Police arrest sister of Hamas leader Haniyeh in southern Israel raid

Suspect, an Israeli citizen who lives in the country, accused of ‘serious security offenses’; evidence reportedly shows support for terror group’s October 7 massacre

A picture of Hamas leader Ismail Haniyeh found during a raid on the home of his sister, who lives in the southern community of Tel Sheva, April 1, 2024. (Israel Police)
A picture of Hamas leader Ismail Haniyeh found during a raid on the home of his sister, who lives in the southern community of Tel Sheva, April 1, 2024. (Israel Police)

A sister of Hamas leader Ismail Haniyeh has been arrested on suspicion of contact with operatives from the terror group and supporting acts of terror, defense sources said Monday.

Israel Police said in a statement that it had arrested a 57-year-old woman who is “a relative of a senior member of Hamas” in a joint raid with the Shin Bet that was dubbed “Early Dawn.”

The statement did not identify the suspect, saying only she was a resident of the southern town of Tel Sheva, where the raid took place.

However, defense sources, speaking on condition of anonymity, confirmed that the woman is one of Haniyeh’s sisters.

Police later identified the suspect as Sabah Avad al-Salam Haniyeh, Channel 12 reported.

The development came amid the ongoing war between Israel and Hamas that opened with the terror group’s massive October 7 cross-border attack on Israel in which terrorists killed some 1,200 people amid horrific atrocities.

Police carrying out a raid in Tel Sheva, April 1, 2024 (Israel Police)

Police said that during a raid on the suspect’s home, officers found documents, media, telephones, and other evidence linking her to “serious security offenses.”

The statement noted she will appear at the Beersheba Magistrate’s Court later Monday for a hearing on her detention.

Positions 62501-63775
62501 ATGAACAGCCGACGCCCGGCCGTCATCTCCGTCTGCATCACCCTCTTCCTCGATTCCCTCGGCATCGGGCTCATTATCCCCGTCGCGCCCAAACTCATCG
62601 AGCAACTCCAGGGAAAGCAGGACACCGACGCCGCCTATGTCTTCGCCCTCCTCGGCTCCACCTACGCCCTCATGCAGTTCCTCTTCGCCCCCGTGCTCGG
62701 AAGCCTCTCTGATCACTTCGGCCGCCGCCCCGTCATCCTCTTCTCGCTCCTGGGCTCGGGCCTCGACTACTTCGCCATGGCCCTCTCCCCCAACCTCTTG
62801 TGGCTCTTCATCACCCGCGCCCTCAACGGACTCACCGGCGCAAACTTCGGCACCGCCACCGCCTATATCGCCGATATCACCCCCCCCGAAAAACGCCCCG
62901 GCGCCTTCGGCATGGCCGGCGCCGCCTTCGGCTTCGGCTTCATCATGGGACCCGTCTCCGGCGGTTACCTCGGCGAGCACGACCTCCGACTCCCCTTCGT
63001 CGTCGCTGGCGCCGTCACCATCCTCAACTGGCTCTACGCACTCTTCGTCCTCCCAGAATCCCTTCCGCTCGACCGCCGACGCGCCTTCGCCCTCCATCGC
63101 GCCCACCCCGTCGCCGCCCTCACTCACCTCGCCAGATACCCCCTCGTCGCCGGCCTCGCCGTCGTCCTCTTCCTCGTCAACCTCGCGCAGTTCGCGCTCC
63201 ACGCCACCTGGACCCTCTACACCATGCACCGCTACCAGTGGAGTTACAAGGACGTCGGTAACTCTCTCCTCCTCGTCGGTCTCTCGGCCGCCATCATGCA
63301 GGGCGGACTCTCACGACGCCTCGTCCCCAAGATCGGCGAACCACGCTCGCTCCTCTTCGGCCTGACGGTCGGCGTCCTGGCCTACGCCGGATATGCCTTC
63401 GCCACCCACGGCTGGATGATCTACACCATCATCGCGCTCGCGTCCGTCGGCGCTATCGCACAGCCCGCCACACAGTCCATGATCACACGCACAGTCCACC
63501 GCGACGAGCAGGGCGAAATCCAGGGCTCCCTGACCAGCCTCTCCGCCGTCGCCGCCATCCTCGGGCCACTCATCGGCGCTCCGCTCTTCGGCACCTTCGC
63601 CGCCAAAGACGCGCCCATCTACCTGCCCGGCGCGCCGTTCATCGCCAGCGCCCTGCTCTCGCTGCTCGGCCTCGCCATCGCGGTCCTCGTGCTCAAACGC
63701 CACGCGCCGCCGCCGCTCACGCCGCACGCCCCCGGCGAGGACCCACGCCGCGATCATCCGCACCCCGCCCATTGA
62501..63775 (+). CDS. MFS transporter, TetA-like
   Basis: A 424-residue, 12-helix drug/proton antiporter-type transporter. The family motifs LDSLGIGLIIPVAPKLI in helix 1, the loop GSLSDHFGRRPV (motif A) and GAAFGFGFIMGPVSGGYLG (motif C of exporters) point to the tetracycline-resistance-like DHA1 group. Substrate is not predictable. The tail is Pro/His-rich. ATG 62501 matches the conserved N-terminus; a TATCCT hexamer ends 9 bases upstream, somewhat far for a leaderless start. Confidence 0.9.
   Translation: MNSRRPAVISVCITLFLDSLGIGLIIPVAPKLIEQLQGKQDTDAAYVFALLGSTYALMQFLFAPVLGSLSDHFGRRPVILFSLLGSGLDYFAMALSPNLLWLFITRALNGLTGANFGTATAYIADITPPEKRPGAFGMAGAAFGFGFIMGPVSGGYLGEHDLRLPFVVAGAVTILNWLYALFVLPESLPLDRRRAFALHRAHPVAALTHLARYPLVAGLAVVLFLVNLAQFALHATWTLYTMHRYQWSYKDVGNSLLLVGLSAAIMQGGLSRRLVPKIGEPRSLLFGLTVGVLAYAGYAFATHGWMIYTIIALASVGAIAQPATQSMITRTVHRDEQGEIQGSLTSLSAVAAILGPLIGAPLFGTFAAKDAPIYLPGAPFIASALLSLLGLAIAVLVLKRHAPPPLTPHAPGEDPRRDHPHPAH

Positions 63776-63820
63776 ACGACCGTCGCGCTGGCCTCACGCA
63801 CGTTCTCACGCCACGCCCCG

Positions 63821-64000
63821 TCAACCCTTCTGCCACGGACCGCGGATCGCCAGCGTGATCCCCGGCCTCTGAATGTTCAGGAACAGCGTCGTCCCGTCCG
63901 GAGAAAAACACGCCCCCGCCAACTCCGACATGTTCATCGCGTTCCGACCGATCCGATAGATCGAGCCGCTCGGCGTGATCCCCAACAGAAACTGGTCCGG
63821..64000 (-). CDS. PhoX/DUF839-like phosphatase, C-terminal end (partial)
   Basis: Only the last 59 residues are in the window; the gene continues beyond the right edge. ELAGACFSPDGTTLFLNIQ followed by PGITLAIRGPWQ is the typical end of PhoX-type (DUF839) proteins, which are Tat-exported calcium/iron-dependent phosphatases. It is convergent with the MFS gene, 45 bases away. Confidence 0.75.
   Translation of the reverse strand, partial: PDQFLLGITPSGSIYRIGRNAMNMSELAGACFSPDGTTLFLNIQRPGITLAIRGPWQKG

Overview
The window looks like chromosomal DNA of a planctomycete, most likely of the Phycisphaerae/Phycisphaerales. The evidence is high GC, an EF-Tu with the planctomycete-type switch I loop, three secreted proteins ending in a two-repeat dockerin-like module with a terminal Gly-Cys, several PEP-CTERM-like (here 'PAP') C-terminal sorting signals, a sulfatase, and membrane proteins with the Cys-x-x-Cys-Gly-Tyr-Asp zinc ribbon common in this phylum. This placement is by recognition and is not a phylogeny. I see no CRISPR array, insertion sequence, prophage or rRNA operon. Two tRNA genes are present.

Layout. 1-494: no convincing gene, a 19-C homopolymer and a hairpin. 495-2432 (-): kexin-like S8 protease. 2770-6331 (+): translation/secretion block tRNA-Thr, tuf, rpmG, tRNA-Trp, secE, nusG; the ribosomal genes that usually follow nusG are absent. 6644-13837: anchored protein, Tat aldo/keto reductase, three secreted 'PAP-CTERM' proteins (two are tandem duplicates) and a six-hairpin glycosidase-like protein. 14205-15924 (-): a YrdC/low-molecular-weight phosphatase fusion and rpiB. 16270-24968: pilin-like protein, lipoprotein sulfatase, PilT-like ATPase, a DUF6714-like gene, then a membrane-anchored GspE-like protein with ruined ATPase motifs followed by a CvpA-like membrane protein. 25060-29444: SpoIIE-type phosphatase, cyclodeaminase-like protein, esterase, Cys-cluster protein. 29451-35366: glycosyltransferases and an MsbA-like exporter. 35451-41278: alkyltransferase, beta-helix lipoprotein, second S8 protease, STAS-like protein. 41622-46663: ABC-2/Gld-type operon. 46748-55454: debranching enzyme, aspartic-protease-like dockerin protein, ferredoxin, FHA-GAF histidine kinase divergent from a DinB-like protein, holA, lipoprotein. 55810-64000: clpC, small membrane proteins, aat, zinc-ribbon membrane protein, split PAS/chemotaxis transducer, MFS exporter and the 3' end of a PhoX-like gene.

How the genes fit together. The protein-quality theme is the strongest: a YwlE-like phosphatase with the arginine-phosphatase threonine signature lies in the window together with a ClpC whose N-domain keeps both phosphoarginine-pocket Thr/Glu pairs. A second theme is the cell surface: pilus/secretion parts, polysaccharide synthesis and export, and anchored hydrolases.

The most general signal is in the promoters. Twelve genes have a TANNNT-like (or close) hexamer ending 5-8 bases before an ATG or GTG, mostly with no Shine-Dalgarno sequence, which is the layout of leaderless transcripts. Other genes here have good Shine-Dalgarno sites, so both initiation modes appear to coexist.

Among the evidence reportedly uncovered was material that showed support for the October 7 massacre and encouraged terror operatives in the Gaza Strip to continue their activities.

Police also found hundreds of thousands of shekels in cash at the premises.

Southern District commander Superintendent Amir Cohen vowed that his forces “will use all the means and tools at its disposal, everywhere, in order to create deterrence at the same time as thwarting terrorist attacks, with the aim of ensuring the safety and security of the citizens of Israel,” according to the statement.

Israel responded to the Hamas attack with a military campaign to topple the Hamas regime in Gaza, destroy the terror group’s presence there, and free 253 hostages who were abducted from Israel during the October 7 assault.

Haniyeh, the Hamas political leader, lives in exile in Doha, Qatar. His three sisters live in Tel Sheva and were married to Arab Israelis. Two are now widowed and have fallen foul of Israeli authorities in the past by making illegal trips into Gaza in 2013 via Egypt. They were both given eight-month suspended sentences for the visits in 2015. Later that year, Israel denied Haniyeh’s request that his sisters be permitted to attend his son’s wedding in Gaza.

The three sisters all have Israeli citizenship and according to a 2006 report from the UK’s Daily Telegraph newspaper, some of their children have served in the Israeli Defense Forces.

Ismail Haniyeh, the Doha-based political bureau chief of the Palestinian terror group Hamas, speaks to the press after a meeting with the Iranian foreign minister in Tehran on March 26, 2024 (AFP)

For years, even at times of heightened tensions, Israel has taken in Gazan patients for medical care. Permits are granted based on security and health considerations and are usually given to cases in dire and life-threatening conditions.

This policy has meant that family members of Hamas leaders have also received medical treatments in the Jewish state. Haniyeh himself has seen his niece, mother-in-law, daughter, and granddaughter all treated in Israeli hospitals.

In 2014, Haniyeh’s daughter was hospitalized at Tel Aviv’s Ichilov Hospital for “a number of days,” according to a hospital spokesman at the time. The hospital did not disclose her medical condition, but Reuters reported that the treatment followed complications during a standard medical procedure she had undergone in Gaza.

In June 2014, Haniyeh’s 68-year-old mother-in-law was treated in Augusta Victoria Hospital, near Jerusalem’s Mount of Olives.

In November 2013, Haniyeh’s 1-year-old granddaughter received treatment in Israel for an infection in her digestive tract. She was taken to an Israeli hospital in critical condition, but was returned to her family in Gaza after her condition was deemed incurable, an Israeli military spokesman said. The girl later died of her condition.

In February, Channel 13 reported that one of Haniyeh’s nieces gave birth at Soroka Medical Center in Beersheba.

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